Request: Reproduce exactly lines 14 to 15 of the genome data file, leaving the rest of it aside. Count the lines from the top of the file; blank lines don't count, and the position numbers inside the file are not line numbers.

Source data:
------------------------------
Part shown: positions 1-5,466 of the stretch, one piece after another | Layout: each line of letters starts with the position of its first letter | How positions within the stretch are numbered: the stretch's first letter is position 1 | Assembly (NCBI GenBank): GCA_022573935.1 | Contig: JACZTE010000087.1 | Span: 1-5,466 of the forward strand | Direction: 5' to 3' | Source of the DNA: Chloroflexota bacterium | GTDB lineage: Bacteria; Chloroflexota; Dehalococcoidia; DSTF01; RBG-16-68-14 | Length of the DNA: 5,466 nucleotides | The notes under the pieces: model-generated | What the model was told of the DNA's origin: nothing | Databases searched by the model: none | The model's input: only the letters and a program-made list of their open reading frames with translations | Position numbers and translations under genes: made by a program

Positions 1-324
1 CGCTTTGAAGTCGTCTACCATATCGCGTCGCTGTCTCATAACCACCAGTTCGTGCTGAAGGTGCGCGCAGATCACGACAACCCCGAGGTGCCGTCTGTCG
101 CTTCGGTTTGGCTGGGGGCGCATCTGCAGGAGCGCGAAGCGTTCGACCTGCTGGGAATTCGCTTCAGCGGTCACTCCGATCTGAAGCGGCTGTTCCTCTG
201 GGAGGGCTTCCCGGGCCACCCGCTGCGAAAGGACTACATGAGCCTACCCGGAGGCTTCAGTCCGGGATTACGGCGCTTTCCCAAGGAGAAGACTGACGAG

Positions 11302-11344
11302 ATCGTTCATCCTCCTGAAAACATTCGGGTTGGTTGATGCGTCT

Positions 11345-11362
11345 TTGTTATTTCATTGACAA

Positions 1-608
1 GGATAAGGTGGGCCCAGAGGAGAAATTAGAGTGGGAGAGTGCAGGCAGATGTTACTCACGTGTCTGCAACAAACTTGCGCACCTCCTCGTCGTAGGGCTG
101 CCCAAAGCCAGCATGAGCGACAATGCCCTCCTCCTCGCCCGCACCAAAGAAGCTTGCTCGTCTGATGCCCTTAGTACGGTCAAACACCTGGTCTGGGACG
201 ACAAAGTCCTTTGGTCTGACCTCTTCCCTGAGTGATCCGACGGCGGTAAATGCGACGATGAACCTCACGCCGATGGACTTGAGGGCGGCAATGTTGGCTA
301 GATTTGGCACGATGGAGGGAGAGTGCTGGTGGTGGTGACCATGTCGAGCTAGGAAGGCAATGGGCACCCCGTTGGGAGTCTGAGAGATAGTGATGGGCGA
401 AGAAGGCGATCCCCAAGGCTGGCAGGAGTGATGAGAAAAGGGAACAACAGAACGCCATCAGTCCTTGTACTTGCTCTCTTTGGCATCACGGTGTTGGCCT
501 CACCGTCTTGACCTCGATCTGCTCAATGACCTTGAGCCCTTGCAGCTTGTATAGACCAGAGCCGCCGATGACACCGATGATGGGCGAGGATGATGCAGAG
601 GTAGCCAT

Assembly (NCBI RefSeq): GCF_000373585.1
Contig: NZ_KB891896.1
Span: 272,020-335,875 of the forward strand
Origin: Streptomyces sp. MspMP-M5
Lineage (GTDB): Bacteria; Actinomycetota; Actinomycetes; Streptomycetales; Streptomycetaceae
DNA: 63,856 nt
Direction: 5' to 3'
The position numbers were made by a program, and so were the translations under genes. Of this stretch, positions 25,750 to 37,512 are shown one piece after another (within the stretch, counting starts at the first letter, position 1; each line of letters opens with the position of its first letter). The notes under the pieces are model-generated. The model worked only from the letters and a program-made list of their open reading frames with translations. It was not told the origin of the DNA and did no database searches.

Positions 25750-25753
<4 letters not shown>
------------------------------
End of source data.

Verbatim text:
301 GATTTGGCACGATGGAGGGAGAGTGCTGGTGGTGGTGACCATGTCGAGCTAGGAAGGCAATGGGCACCCCGTTGGGAGTCTGAGAGATAGTGATGGGCGA
401 AGAAGGCGATCCCCAAGGCTGGCAGGAGTGATGAGAAAAGGGAACAACAGAACGCCATCAGTCCTTGTACTTGCTCTCTTTGGCATCACGGTGTTGGCCT